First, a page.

The Left Hand of Darkness by Ursula Le Guin in Development for Limited TV Series

This content contains affiliate links. When you buy through these links, we may earn an affiliate commission.

Margaret Kingsbury

Contributing Editor

Margaret Kingsbury grew up in a house so crammed with books she couldn’t open a closet door without a book stack tumbling, and she’s brought that same decorative energy to her adult life. Margaret has an MA in English with a concentration in writing and has worked as a bookseller and adjunct English professor. She’s currently a freelance writer and editor, and in addition to Book Riot, her pieces have appeared in School Library Journal, BuzzFeed News, The Lily, Parents,, and more. She particularly loves children’s books, fantasy, science fiction, horror, graphic novels, and any books with disabled characters. You can read more about her bookish and parenting shenanigans in Book Riot’s twice-weekly The Kids Are All Right newsletter. You can also follow her kidlit bookstagram account @BabyLibrarians, or on Twitter @AReaderlyMom.

Love Hulu’s The Handmaid’s Tale? Well, Critical Content believes you might also like to see The Left Hand of Darkness by Ursula Le Guin developed into a limited series. They’ve purchased rights to the book, with Ursula Le Guin signed on as consulting producer and Forman, Andrew Marcus and Ray Ricord signed on as executive producers.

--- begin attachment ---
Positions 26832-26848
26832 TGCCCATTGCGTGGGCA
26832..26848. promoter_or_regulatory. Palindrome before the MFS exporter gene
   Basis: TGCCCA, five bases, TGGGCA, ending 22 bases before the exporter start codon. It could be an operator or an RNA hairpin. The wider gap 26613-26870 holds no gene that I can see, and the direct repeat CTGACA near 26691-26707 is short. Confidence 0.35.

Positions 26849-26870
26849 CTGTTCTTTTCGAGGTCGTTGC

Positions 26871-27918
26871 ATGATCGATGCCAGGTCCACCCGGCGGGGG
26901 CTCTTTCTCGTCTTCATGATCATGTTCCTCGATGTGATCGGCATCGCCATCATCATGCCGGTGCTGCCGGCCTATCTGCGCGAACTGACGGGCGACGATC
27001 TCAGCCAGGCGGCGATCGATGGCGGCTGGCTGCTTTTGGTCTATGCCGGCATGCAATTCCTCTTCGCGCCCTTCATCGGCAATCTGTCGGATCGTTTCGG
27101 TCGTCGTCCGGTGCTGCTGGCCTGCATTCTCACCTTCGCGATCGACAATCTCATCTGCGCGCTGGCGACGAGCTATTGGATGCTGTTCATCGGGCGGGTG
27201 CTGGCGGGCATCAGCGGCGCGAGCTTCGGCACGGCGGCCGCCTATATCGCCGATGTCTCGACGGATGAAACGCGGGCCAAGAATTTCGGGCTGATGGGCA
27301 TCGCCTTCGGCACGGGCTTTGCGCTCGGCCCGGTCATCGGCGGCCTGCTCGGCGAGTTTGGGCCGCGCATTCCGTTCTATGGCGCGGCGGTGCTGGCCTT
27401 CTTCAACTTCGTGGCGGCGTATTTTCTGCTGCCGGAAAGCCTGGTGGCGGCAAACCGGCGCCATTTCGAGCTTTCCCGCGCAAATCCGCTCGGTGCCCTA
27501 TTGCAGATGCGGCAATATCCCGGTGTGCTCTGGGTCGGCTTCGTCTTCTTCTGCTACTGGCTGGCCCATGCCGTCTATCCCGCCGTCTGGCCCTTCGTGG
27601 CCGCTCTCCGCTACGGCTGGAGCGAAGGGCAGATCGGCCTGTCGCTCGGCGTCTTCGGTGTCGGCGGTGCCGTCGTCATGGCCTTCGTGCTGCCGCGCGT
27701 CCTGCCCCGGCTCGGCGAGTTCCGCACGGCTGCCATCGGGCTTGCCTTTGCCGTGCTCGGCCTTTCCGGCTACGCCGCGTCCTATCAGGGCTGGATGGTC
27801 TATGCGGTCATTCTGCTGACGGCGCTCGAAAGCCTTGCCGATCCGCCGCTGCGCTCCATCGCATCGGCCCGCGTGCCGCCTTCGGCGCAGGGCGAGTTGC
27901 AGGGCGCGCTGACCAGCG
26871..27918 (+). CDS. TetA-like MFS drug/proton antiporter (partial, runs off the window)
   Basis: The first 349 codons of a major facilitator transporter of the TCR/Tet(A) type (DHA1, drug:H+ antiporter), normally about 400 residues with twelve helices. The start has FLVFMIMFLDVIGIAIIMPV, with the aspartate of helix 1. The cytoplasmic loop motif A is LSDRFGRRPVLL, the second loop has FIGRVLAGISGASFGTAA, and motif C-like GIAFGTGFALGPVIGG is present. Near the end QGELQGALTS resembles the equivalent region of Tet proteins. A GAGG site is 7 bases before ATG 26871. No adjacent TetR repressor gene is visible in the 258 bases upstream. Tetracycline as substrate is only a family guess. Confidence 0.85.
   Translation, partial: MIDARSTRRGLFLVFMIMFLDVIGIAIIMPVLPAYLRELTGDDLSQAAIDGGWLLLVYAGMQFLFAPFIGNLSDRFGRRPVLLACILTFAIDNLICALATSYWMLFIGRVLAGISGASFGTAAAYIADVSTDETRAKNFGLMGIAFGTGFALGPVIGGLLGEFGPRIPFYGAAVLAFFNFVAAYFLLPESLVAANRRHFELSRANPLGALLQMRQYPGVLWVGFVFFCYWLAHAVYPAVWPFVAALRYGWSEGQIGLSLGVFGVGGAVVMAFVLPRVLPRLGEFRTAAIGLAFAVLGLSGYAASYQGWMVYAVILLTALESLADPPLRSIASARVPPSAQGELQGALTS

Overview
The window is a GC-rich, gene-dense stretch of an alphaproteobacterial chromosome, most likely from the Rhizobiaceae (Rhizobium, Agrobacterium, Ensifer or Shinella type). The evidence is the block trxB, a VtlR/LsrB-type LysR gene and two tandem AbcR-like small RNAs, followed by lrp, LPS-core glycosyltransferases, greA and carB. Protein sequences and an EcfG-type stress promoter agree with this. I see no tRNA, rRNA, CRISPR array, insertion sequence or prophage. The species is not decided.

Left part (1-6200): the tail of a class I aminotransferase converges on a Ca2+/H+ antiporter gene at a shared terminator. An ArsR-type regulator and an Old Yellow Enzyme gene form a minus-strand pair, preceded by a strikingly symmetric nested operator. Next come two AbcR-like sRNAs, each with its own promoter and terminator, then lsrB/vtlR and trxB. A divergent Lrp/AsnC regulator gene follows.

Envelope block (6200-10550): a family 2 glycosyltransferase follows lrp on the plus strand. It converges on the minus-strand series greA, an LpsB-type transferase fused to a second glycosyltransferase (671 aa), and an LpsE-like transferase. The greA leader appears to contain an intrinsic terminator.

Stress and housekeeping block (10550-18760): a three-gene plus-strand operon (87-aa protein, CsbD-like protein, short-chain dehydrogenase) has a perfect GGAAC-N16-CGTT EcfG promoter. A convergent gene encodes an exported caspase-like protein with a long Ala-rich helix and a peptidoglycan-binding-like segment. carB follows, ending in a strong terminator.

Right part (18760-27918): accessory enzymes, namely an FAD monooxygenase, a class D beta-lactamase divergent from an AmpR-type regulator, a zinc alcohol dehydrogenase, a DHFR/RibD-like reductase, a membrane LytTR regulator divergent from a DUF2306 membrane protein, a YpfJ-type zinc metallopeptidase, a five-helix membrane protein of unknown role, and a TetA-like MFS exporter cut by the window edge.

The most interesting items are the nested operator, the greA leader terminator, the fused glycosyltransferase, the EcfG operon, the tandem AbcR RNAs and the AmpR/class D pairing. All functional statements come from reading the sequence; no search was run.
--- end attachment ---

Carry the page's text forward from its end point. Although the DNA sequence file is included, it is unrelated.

A lot of thoughts here. First, The Left Hand of Darkness! I love this novel. It was my introduction to Le Guin and blew me away. I’ve since read it many times. In case you don’t know (in which case go and read the book), The Left Hand of Darkness takes place on a planet called Winter. Genly Ai, the main character, is an Earth Envoy. The inhabitant’s of Winter can and often do switch genders. Genly must try to adapt to this new world despite an Earth upbringing that supports patriarchal sexuality norms. Like most of Le Guin’s work, she approaches themes and characters like an anthropological study, though a deeply human one, especially as the novel progresses.

While super excited to see this turned into a series, I do have some reservations. Despite Le Guin being one of the most amazing writers ever, her book to screen adaptations have a bad track record. Neither Earthsea adaptations were good (and she agrees), despite one of them being made by Studio Ghibli. So I’m a little nervous about adapting such a complicated novel into TV series. Doesn’t mean it can’t be done — I think it can — but it makes me nervous.

Also, I find the comparison to The Handmaid’s Tale a little…odd. Yes, they both question patriarchal norms, but not all books that subvert patriarchy are similar. I mean, that’s a given, right? Though it’s not a totally left field comparison. I suspect the success of Game of Thrones and Westworld has something to do with the adaptation plans as well, though I’m a little worried by the producers’ lack of sci-fi/fantasy cred. Off topic but just so you know, Le Guin and Atwood are friends! You can listen to them debate about speculative fiction here, and I recommend you do so!

And how are they going to go about the casting???

Despite all these reservations, I’m stoked. I would love to see this made into series and Le Guin’s signed on, and I trust her.

How do you feel about it?